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conference summary: #gscpp@pcaaca

book announcement

Area chair Judd Ruggill and LGI Co-Director Ken McAllister, have a new book out from the University of Alabama Press: Gaming Matters: Art, Science, Magic, and the Computer Game Medium. Buy it at amazon.com.

publication opportunities

Eludamos. Journal for Computer Game Culture is soliciting manuscripts as well as reviewers. Issue 4.2 published work by several of our own conference participants. Check out more at: http://eludamos.org.

A new journal, technoculture: an online journal of technology in society is also soliciting manuscripts. Learn more at http://tcjournal.org.

Keep your eyes open for a CFP for a special issue of Reconstructions: Studies in Contemporary Culture on Games as Resistance, edited by our own Marc Ouellette and Jason Thompson. For more information, head to http://reconstruction.eserver.org.

Finally, the Popular Culture Association of Canada has announced its organization, conference, and journal. Support our Canadian brothers and sisters at the clever url http://www.canpop.ca.

conference summary

At the final Game Studies, Culture, Play and Practice (#gscpp) panel, we ran a "big ideas" roundtable discussion on the various topics that arose throughout the conference. Below is a summary of those big ideas. While all are open for future thought and development, I would encourage those of you interested in taking up a topic for future research to collaborate with another #gscpp-er because that's what we do.

  • Mediation of player motivations and game objectives/design and the desire to succeed/fail/innovate. When and where does this mediation take place in games? What happens after WINNING?
  • How do multiple lives affect how we view our own lives and the afterli(fe/ves)?
  • How might we encourage presentations of research through collaborative gameplay at the conference?
  • Surveillance in games and via data collected through play. Who is collecting data? For what purpose(s)? Concerns about anonymity and identity. Implications for play and play communities. Lurking. Viewing. Watching games. Subscribing to gamers. The database. Statistics collected by games, producers, players and observers.
  • Play as performance. The notion of the gaze. Kinect games: what do they tell us about ourselves? While in front of others? The role of the spectator in computer games. Why do we think differently about spectators of computer games than we do spectators of other activities (e.g. sports)?
  • Rules and procedurality (fetishized or not). What falls outside of the rules in games? What are the customs and mores evolving in and around games? Rules that are not written/embodied(?) by/in the code.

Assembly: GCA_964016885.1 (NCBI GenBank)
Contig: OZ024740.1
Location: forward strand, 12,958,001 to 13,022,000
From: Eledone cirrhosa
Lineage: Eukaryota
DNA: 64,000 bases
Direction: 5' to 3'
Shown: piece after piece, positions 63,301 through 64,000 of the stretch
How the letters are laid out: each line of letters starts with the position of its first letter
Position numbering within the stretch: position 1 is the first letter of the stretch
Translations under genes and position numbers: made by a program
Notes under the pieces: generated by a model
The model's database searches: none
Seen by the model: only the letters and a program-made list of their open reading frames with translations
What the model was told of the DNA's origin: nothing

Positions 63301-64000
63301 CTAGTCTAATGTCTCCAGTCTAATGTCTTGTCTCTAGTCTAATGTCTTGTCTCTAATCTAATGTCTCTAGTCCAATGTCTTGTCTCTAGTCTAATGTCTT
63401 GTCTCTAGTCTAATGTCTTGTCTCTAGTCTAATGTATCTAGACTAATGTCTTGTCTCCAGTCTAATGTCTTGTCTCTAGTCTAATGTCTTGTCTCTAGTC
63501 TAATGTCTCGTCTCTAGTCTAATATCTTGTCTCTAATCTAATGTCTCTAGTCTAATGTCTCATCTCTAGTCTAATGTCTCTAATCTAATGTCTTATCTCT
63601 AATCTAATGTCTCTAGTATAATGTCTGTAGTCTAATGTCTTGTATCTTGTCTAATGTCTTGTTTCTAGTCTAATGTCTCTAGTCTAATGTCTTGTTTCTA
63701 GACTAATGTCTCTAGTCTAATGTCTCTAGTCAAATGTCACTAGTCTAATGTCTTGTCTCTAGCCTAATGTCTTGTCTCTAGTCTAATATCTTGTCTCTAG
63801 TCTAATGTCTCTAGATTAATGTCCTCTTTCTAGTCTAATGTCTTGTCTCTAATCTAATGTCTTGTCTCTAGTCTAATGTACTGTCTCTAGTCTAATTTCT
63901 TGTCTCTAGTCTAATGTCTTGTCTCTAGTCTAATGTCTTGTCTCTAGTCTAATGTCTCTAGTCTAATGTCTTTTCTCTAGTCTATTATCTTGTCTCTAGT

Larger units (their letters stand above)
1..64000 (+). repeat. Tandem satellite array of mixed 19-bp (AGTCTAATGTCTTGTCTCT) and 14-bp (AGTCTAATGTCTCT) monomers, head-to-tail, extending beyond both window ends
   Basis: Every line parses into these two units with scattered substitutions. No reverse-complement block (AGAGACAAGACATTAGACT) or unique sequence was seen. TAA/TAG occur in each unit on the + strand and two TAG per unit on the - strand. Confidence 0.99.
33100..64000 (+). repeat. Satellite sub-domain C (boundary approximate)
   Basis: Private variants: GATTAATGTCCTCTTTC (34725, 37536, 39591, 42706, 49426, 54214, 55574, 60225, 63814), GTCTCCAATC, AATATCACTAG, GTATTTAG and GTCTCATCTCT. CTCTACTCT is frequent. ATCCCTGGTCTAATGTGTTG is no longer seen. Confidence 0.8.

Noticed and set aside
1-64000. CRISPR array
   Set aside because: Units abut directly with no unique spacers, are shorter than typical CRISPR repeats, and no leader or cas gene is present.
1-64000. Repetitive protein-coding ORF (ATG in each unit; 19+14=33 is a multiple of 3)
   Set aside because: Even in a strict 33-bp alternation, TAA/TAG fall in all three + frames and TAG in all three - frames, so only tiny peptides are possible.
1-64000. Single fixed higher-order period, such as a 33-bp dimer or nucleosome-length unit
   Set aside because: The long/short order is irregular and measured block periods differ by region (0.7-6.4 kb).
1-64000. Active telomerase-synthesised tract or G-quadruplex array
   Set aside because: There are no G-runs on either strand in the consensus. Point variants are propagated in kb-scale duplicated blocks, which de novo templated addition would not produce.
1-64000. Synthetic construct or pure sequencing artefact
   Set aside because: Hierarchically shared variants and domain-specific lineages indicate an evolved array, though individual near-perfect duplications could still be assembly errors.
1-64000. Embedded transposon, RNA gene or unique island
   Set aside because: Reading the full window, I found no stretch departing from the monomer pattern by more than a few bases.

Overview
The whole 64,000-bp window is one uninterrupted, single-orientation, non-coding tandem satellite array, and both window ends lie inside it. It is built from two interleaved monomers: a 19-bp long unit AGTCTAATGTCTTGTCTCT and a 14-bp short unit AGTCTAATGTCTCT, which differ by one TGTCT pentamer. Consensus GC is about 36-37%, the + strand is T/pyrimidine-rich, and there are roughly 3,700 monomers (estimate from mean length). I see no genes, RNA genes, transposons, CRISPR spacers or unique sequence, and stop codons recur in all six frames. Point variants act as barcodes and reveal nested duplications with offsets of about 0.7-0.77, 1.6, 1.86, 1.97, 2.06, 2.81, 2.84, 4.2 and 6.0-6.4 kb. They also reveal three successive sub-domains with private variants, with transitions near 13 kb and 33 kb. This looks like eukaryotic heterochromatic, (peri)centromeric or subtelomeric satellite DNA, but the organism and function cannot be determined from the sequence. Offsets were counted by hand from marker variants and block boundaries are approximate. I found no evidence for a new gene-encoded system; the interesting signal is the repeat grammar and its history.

• Deviant behavior with/in games. Surrounding arcade culture?
  • Taylorism, labor, rules, play. Does play as the antithesis of labor provide an explanation for deviant behavior? Gaming as a post-modern, post-human activity by definition? Leisure/labor division.
  • Games as training and judgment. Questioning gamifukation. Epic Win! Serious games industrial complex. Technological innovation via serious games production.
  • Implicative rhetoric located in technological pauses, silences, moments when player agency seems suspended: Heavy Rain, Fallout3, others?
  • Commodity fetishism embodied by games, systems, computers. How do games mediate our (game)worlds as tools a la McLuhan? Nostalgia, use value, games and game technologies as extension of ourselves.
  • Collections and archives: the problems and opportunities inherent in archiving games and their attendant media.
  • Professional gamers and gaming. Ergonomics of controllers.
  • Gamers as objects in space. Objectified by the hardware and observers. What assumptions is the game I’m playing making about me? Gamers . . . In. . . Space! Objects. . . In. . . Space! Games and the breakdown of domestic space rather than public spaces. That’s a bad characterization of the conversation. What does design have to say about the assumptions we have about play? Using mobile games to create private spaces. Documenting networks of play.
  • Broadening game studies to include/apply complex systems, and players interactions within those complexe systems.

Thanks, everyone, for making this such a great conference each year for the last seven years!

links from here
From here, you can read about my research, my teaching, or view my curriculum vitae in PDF format. To view my cv, you will need Adobe's Acrobat Reader. Other links include my frequently asked questions page, my contact information, or my description at Utah State University.

Please feel free to email me at rylish[dot]moeller[at]usu[dot]edu.

©copyright 2008 Ryan M. Moeller